Thursday, March 8, 2012

Guest Post from Georgia Statewide Nurse-In

I am SO excited to have a special Guest Post today from Andrea McPherson, organizer of the August location from the Georgia Statewide Nurse-In! Andrea has (AWESOMELY) agreed to share her experience with us! Thanks Andrea...... and JOB WELL DONE!!!!! Take it away, Andrea!

On Monday March 5th, breastfeeding supporters from the Augusta area gathered at the Columbia County Justice center in Evans, GA to support the Georgia Statewide Nurse-in. The nurse-in was to garner support for a more protective breastfeeding law that includes a fine for harassing a breastfeeding mom. Golf fans know Augusta as home to the Masters Golf Tournament, a small city bordering South Carolina, but today we hoped to put Augusta on the map for a different reason.

As the first to arrive at the location, on an unusually windy day, I had some time to reflect on what was about to happen. Months ago I heard Nirvana “Harley “ Jennette’s story on the Progressive Parenting radio show about how she was organizing a nurse-in in response to being kicked out of her church for breastfeeding. When I saw that other cities were hosting nurse-ins, I realized I could avoid a long trip to Atlanta (with 3 kids) if I organized one here. Soon I had a team of dedicated, energized Augusta mamas (Heather, Lynn and Betsy). The Augusta nurse-in team spent weeks facebooking, sending press releases, putting up flyers, emailing, and letting everybody know about the nurse-in and why it was important. We organized a sign-making party the week before the nurse-in and invited the local media who came to film and photograph us happily nursing and making signs.

Leaving the symphony the Saturday before the nurse-in, I realized that we were already making a difference. A gentleman stopped me and said “I recognize you from the paper—great cause!” It turns out that he had an early copy of the paper, and the Sunday paper featured a picture of me breastfeeding my 6 month old on the front page.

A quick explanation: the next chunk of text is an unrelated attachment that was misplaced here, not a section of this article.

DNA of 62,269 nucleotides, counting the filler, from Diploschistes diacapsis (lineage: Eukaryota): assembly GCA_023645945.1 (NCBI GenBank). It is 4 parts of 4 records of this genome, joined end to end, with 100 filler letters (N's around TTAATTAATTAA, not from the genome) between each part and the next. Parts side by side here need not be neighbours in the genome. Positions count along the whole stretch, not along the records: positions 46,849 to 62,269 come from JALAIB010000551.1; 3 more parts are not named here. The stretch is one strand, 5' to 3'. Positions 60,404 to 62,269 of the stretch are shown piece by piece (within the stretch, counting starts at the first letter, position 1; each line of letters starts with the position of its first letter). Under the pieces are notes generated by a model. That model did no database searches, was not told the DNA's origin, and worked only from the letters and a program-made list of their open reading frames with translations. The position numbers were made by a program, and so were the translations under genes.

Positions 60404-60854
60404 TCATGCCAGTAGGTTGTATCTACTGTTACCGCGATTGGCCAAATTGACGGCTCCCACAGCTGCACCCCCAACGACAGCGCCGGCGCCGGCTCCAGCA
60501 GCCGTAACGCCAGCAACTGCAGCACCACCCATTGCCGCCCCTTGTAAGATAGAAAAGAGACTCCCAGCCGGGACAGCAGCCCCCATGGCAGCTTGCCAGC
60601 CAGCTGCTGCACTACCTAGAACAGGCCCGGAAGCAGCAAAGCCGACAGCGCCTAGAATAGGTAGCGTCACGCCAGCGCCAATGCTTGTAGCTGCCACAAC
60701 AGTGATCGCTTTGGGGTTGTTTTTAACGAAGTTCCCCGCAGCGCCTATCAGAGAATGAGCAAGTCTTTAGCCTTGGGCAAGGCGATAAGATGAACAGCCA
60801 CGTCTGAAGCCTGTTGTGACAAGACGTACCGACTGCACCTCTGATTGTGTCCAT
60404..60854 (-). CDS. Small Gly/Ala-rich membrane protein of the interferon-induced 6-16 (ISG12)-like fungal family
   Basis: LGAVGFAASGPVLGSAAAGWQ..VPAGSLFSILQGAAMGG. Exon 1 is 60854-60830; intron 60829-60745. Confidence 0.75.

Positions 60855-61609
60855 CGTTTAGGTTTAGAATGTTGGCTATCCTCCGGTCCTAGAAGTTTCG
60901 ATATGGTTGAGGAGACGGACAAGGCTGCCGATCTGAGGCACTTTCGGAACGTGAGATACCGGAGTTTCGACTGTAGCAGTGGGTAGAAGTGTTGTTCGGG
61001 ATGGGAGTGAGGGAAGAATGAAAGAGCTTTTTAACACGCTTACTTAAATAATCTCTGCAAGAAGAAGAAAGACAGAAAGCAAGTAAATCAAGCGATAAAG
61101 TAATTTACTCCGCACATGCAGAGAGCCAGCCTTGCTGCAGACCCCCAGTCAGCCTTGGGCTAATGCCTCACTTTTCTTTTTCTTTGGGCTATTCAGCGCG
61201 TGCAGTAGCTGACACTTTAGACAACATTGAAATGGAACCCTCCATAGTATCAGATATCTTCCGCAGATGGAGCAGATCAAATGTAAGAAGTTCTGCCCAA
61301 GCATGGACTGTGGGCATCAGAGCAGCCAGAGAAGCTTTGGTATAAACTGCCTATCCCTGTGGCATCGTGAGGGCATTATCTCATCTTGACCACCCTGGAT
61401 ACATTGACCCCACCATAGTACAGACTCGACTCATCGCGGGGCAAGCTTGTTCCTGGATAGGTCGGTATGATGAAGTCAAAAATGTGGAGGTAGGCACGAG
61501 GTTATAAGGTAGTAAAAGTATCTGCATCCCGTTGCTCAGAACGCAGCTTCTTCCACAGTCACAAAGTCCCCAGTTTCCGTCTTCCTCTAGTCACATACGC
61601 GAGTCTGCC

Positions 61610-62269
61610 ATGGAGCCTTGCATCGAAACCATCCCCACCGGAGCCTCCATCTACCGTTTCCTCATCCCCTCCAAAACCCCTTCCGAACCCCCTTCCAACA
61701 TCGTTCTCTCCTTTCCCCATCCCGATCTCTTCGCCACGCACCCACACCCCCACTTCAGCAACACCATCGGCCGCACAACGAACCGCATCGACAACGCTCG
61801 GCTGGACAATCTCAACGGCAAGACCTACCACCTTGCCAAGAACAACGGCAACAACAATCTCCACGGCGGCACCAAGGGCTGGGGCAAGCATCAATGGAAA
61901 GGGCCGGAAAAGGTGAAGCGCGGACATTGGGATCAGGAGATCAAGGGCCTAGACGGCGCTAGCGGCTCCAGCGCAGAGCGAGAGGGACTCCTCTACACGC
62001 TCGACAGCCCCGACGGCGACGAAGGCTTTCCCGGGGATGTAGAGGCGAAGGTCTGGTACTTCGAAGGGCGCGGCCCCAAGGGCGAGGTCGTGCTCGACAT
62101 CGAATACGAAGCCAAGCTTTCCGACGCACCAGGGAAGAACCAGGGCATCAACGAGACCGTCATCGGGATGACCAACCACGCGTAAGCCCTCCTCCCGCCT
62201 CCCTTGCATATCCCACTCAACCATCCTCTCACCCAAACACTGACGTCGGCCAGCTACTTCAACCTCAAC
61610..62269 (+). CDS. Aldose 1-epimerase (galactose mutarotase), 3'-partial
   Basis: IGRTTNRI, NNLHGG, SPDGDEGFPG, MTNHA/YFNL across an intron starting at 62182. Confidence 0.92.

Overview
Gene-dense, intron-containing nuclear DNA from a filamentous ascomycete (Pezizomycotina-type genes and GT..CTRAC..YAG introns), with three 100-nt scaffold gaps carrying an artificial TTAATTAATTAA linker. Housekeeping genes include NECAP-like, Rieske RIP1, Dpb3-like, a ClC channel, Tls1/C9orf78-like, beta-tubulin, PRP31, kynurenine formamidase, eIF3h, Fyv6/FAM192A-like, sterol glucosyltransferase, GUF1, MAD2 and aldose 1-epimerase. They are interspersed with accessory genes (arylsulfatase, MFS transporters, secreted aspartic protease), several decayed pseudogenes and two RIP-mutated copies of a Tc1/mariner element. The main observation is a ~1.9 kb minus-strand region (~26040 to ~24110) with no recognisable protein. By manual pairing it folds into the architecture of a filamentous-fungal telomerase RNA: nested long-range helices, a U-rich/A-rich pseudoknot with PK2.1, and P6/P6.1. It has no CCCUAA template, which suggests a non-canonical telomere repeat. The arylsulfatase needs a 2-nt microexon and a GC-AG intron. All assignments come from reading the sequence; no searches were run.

Sitting in front of the Justice Center, I had no idea what to expect, and my nervous excitement grew as the clock crept closer to 10:00, but I knew my team of women would arrive shortly. Then, like magic, moms started arriving, I got some help putting up signs in the wind (hard to do when you have a baby in a Mei Tia!) the media arrived, and we had a nurse-in!

The same photographer who came to the sign-making party told us that he had received several positive phone calls and one negative phone call about the picture he ran. I’m guessing that the negative one must have been pretty harsh, because the photographer remarked that he had no idea that breastfeeding moms faced such criticism, and now he understands why the nurse-in is important. We did interviews with two local television stations and got the message out in what we hoped were palatable soundbites.

As the hours flew by, moms, dads and children came and went. It was hard to get a good head count since the kids were having so much fun running around the courthouse lawn and having a great time, but we estimate there were 50 adults. Since the courthouse doesn’t get much foot traffic, we got very little feedback during the event. A couple court employees stopped by, and one woman drove by to give us a cheer. The highlight for me was when two women from the Doubletree hotel brought us warm chocolate chip cookies to show the hotel’s support.

The feedback I have seen online since the event has been mixed. If it were all totally positive, then maybe we wouldn’t need a better law, but the ugly comments on the Columbia County News Times website, only illustrate the ignorance out there that breastfeeding moms face and the necessity to protect moms. It turns out that as hard as it was for me to read the criticism following our media attention, that people needed to see it to understand what moms are facing and realize why we needed a nurse-in.

The Georgia State-wide Nurse-in was a success on many levels. We have a strong lactivist community here in Augusta that became even stronger as more friendships were forged during the nurse-in. The local media broadcasted and printed pictures of moms breastfeeding, a step toward normalization. Georgia moms now have a bill in the senate as a result of their efforts. I also have a nurse-in box ready to go containing the signs we used and our boob caps. All I need to do is rally moms and get my box and we can have a nurse-in! It is my hope though, that the “winds of change*” we experienced here in Georgia on March 5th will spread across the country, and that one day my children will stumble upon my nurse-in box in the attic and be shocked that we ever needed to rally for such a basic human right.
(The "Boob Caps!")

*I wish this analogy were mine, but the credit goes to Lynn Reed.

Andrea McPherson (Andrea is a mom of 3 living in Evans, GA where she avoids housework by getting involved in breastfeeding, childbirth and gay rights issues.)


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